• it should externalise decision making i.e. not require applications to maintain their own access control logic
  • it should be adaptive i.e. decisions are made in real-time
  • it should be policy-based i.e. access permissions should be determined based on after evaluation of policies
  • it should be more than just control i.e. user access should “manage” user’s access control.

Most access control environments today are role-based. Users are granted access to applications based on their position within an organisation. For instance, department managers within a company might get access to the HR system for their department. When a new department manager joins the organisation they can be automatically provisioned to the HR system based on their role. Most organisation use Active Directory groups to managed roles within an organisation. If you’re in the “Fire Warden” group you get access to the fire alarm system. One of the problems with role-based systems is the access control decisions are coarse-grained, you’re either a department manager or you’re not. RBAC systems are also quite static, group memberships will typically be updated once a day or, worse still, require manual intervention to add and remove members. Whenever access control depends upon a person to make an entry in a control list, inefficiencies result and errors occur.

Attribute-based systems have several advantages: decisions are externalised to dedicated infrastructure that preforms the policy evaluation. Decisions are more fine-grained: if a user is a department manager an APAM system can also check a user’s department code and so decide, for instance, whether or not to give them access to the Financial Management system. It can check whether or not they are using their registered smartphone; it can determine the time of day, in order to make decisions that reduce the risk associated with an access request. Such systems are usually managed via a set of policies that allow business units to determine, for instance, whether or not they want to allow access from a smartphone, and if they do, to elevate the authorisation level by using a two-factor mechanism. The benefits are obvious: no longer are we dependent upon someone in IT to update an Active Directory group, and more sophisticated decisions are possible. APAM systems are also real-time. As soon as HR updates a person’s position, their permissions are modified. The very next access request will be evaluated against the same policy set but the new attributes will return a different decision.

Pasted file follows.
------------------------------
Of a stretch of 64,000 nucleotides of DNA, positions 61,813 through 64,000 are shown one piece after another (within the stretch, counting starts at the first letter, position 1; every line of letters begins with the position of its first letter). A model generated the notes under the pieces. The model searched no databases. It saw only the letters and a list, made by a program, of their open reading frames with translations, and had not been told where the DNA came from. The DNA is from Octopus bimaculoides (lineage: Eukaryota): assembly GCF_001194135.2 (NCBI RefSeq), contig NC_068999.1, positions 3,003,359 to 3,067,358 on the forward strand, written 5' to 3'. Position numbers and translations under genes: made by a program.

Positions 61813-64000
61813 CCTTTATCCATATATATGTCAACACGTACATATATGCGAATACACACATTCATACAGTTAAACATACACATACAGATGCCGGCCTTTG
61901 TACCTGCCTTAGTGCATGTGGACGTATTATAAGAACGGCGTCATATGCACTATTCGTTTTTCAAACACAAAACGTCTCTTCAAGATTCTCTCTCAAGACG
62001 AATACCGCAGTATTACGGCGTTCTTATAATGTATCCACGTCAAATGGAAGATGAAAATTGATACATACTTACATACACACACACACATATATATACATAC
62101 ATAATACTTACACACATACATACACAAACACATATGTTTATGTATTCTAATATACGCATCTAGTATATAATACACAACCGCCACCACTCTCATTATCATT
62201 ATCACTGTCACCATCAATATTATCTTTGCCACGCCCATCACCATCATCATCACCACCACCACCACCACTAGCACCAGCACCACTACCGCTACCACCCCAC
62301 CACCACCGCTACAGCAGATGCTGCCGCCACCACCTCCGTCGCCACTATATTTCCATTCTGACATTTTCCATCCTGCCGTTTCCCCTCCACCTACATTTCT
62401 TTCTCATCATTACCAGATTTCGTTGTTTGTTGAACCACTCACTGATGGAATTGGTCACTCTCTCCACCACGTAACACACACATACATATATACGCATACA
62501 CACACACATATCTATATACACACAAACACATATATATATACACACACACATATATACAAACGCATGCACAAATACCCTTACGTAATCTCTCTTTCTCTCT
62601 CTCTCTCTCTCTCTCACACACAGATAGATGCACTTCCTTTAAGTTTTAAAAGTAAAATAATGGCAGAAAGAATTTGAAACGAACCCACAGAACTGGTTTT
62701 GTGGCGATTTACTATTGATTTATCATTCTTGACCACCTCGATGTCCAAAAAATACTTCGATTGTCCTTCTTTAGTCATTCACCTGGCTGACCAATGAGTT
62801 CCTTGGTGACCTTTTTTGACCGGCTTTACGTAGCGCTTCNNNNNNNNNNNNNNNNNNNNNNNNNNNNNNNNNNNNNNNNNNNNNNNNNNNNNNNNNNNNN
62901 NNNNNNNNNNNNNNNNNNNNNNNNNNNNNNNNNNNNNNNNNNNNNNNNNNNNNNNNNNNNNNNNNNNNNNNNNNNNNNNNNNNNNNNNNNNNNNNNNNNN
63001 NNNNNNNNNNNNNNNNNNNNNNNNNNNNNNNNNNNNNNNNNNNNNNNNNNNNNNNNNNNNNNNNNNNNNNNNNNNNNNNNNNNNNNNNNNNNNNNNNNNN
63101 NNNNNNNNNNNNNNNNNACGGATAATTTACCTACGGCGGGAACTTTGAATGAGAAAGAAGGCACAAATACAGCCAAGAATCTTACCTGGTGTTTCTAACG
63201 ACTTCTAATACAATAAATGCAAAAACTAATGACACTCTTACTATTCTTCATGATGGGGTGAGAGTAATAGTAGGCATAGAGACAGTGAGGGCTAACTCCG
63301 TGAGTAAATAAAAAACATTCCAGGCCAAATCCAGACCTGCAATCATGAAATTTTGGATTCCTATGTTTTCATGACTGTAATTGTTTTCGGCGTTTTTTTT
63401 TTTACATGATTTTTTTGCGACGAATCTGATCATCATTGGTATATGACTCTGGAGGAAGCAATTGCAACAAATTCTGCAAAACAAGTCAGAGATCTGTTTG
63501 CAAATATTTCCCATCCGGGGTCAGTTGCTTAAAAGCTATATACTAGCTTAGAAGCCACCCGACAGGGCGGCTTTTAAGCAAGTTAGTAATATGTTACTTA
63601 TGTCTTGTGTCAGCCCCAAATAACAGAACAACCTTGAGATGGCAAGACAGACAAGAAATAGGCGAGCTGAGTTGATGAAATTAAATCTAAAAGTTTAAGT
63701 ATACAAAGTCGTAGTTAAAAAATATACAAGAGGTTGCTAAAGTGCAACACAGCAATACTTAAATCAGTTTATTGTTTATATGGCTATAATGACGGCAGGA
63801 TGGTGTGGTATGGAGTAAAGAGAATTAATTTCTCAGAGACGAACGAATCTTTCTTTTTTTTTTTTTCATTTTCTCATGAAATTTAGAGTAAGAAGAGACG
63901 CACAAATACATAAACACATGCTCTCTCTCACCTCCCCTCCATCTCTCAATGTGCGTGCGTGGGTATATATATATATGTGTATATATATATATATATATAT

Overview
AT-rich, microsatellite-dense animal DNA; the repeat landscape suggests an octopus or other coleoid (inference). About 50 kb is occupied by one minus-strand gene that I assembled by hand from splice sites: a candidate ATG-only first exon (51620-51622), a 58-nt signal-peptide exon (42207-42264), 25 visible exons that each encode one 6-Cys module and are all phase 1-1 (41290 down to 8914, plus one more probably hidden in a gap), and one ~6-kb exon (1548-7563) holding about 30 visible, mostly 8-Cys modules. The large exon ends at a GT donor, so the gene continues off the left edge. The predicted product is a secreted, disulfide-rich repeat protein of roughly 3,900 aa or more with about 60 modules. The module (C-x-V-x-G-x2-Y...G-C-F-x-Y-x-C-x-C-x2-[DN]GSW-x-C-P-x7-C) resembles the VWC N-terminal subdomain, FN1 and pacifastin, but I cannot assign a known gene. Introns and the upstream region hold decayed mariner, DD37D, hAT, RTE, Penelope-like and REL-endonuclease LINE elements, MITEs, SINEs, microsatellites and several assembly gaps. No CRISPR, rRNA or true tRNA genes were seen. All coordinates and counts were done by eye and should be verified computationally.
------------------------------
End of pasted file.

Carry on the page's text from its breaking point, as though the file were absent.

So what’s holding us back from deploying APAM systems? Firstly, there’s the “if it’s not broken don’t fix it” syndrome that encourages us to put up with less than optimal systems. Another detractor is the requirement for a mature identity management system, since access to attributes is needed. There is also a need to manage policies but often business groups are unwilling to take on the policy management task.

It’s incumbent on C-level management to grapple with these issues. They must set the strategy and implement the requisite change management. If they do, not only will they be reducing the risk profile associated with their access control system, they’ll open up new opportunities. It will be possible to more easily extend business system access to their business partners, and customers, for whom it is unsustainable to populate Active Directory groups.

APAM has much to offer, we just need is a willingness to embrace it.